Dell gets in touch with its inner entrepreneur

November 29, 2011, 10:00 AM UTC

To compete with full-service tech giants such as HP, Oracle, and IBM, Dell is going back to its roots.

Dell's Norrod sometimes held his unit together with duct tape.

Forrest Norrod knows all about running a scrappy operation: Five years ago, when he started a business to design computer data centers for big corporations, Norrod’s outfit was so lean that his team used dollar bills to measure server racks when they couldn’t find rulers. One engineer built a special chassis in his garage. Another time, an employee used duct tape to attach a power supply.

But Norrod wasn’t working for some little startup. He was launching a unit for Dell (DELL), the computing giant. His marching orders from CEO Michael Dell? To manage the data center business much the same way Dell did when he founded the eponymous computer maker in his University of Texas dorm room 28 years ago.

Dell Inc., once the No. 1 PC maker in the world, now ranks third, behind Hewlett-Packard (HPQ) and Lenovo. In corporate computing Dell finds itself competing with HP, IBM (IBM), and Oracle (ORCL), which sell broader portfolios of hardware, software, and services.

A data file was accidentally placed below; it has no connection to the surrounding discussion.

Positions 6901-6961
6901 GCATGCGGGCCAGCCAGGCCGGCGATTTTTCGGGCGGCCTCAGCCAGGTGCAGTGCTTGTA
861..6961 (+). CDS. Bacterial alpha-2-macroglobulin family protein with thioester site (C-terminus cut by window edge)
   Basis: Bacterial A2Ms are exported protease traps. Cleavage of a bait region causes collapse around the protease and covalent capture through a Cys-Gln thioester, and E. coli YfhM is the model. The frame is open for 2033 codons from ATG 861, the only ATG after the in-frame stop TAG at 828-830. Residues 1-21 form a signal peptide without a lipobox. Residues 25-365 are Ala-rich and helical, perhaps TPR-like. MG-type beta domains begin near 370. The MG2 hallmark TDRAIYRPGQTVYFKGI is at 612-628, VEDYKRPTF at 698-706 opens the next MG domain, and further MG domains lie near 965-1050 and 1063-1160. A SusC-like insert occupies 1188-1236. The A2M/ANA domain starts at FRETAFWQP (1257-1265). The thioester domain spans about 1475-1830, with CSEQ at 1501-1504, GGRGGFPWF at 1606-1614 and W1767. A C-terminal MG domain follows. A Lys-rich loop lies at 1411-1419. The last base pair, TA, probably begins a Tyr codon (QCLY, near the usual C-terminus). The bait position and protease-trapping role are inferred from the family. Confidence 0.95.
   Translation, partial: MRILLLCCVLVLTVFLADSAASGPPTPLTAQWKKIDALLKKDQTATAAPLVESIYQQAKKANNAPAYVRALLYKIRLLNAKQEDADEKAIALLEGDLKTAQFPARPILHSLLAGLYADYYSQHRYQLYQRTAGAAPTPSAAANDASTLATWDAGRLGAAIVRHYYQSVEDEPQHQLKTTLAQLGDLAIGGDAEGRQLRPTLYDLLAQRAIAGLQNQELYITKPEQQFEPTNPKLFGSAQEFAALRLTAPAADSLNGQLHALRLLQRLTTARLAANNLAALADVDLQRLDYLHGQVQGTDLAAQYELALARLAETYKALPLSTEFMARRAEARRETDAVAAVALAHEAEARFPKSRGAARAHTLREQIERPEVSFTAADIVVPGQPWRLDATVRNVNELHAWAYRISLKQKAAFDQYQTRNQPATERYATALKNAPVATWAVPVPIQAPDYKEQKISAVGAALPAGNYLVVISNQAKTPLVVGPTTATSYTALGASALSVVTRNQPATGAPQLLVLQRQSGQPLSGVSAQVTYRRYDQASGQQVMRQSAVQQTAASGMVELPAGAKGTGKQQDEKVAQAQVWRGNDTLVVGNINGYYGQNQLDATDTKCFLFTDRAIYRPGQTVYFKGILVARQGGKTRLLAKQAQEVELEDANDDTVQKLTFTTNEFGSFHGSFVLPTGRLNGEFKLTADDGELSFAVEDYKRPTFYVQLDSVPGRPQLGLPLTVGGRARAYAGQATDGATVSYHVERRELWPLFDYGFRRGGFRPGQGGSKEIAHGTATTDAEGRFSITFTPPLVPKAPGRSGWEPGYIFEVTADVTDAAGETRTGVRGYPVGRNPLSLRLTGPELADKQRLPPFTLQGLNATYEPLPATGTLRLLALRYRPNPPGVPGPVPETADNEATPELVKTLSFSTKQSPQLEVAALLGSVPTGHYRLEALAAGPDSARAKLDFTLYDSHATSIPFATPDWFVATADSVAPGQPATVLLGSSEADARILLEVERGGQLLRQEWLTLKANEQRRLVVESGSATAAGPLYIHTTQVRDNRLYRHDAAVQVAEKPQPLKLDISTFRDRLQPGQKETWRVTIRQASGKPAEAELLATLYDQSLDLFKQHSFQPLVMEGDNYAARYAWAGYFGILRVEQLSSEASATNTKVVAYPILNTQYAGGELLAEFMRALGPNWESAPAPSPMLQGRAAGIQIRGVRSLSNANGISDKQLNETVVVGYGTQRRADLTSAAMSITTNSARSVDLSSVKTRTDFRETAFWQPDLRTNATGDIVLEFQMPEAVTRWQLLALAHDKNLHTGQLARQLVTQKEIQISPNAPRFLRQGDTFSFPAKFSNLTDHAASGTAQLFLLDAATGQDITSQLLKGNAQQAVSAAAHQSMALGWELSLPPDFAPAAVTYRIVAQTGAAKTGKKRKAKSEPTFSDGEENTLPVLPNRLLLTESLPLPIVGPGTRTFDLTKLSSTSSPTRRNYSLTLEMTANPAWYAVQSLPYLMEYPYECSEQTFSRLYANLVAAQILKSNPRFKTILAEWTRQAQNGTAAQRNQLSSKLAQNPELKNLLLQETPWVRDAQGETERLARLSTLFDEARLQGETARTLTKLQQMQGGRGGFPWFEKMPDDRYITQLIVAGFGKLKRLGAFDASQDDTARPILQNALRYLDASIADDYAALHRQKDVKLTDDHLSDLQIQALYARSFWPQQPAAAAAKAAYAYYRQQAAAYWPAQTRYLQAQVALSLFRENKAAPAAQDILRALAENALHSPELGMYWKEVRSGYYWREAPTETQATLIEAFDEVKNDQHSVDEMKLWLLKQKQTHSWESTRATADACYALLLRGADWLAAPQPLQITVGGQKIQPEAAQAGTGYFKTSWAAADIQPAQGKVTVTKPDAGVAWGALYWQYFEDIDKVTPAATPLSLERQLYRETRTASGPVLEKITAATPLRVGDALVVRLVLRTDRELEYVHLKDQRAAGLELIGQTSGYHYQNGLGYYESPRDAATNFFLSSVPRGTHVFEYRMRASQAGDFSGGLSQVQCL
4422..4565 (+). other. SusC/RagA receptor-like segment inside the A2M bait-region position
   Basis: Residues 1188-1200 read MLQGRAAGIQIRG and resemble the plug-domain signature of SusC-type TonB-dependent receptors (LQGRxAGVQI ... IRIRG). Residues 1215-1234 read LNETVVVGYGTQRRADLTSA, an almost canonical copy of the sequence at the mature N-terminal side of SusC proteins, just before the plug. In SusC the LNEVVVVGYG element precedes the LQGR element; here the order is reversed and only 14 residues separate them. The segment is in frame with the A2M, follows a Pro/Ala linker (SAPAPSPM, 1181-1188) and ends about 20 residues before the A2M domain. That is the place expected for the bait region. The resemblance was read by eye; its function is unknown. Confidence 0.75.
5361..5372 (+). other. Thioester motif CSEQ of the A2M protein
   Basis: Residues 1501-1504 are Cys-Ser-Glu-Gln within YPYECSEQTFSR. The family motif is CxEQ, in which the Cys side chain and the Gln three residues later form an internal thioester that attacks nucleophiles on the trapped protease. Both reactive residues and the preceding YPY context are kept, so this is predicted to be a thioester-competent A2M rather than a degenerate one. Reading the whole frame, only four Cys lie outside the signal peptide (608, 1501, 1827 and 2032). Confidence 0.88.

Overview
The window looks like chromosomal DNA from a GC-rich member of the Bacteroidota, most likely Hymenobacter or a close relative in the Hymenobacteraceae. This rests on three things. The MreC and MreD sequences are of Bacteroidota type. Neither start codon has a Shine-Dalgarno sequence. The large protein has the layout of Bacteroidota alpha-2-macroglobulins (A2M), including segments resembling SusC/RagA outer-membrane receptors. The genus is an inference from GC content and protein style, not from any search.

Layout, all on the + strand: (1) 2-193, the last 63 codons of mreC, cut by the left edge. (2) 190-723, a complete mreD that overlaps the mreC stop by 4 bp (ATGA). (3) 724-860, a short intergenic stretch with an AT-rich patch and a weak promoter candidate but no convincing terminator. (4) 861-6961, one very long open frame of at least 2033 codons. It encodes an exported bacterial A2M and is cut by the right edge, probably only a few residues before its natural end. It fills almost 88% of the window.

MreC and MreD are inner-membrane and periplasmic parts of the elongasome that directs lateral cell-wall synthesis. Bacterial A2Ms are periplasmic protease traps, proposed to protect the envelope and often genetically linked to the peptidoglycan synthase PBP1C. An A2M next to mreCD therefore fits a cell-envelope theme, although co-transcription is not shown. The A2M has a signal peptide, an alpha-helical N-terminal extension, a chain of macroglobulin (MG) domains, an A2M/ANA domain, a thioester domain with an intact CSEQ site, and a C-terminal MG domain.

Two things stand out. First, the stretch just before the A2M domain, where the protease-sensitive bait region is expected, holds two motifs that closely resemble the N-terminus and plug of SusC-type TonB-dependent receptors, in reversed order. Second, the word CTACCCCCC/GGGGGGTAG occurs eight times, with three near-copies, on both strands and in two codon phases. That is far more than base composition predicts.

So as Dell pushes into new areas, such as cybersecurity and data center design and management, executives are allowing those businesses to operate more creatively and less bureaucratically — returning the company to its entrepreneurial roots. “We’re moving from a company that is predominantly known as a PC company to a solutions company,” says Steve Felice, a Dell group president. “A lot of this transformation requires innovation.”

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Dell is taking a hands-off approach: Norrod’s unit is housed at Dell’s Parmer South campus, eight miles from headquarters in Round Rock, Texas. The 46-year-old executive says he has permission to ignore some of the corporate office’s “help,” such as painstakingly crafted product guidelines. When you’re building a company, Norrod says, “you need a crayon drawing on a napkin.” Today the business boasts some 500 employees (up from about 10) and more than $1 billion in annual sales. Similarly, Dell last year acquired KACE, a systems-management firm that has separate headquarters and management.

Not every internal innovation effort is a success: Dell’s independently managed communications group disbanded last year after its smartphones flopped. And in fact, many big corporations fail when they try to infuse startup thinking because they are allergic to risk, says Baba Shiv, a professor at Stanford University.

But for Dell, acting more like a startup may be the best way to outmaneuver bigger tech rivals. Luckily the company has role models like Michael Dell. And Forrest Norrod.

This article is from the December 12, 2011 issue of Fortune.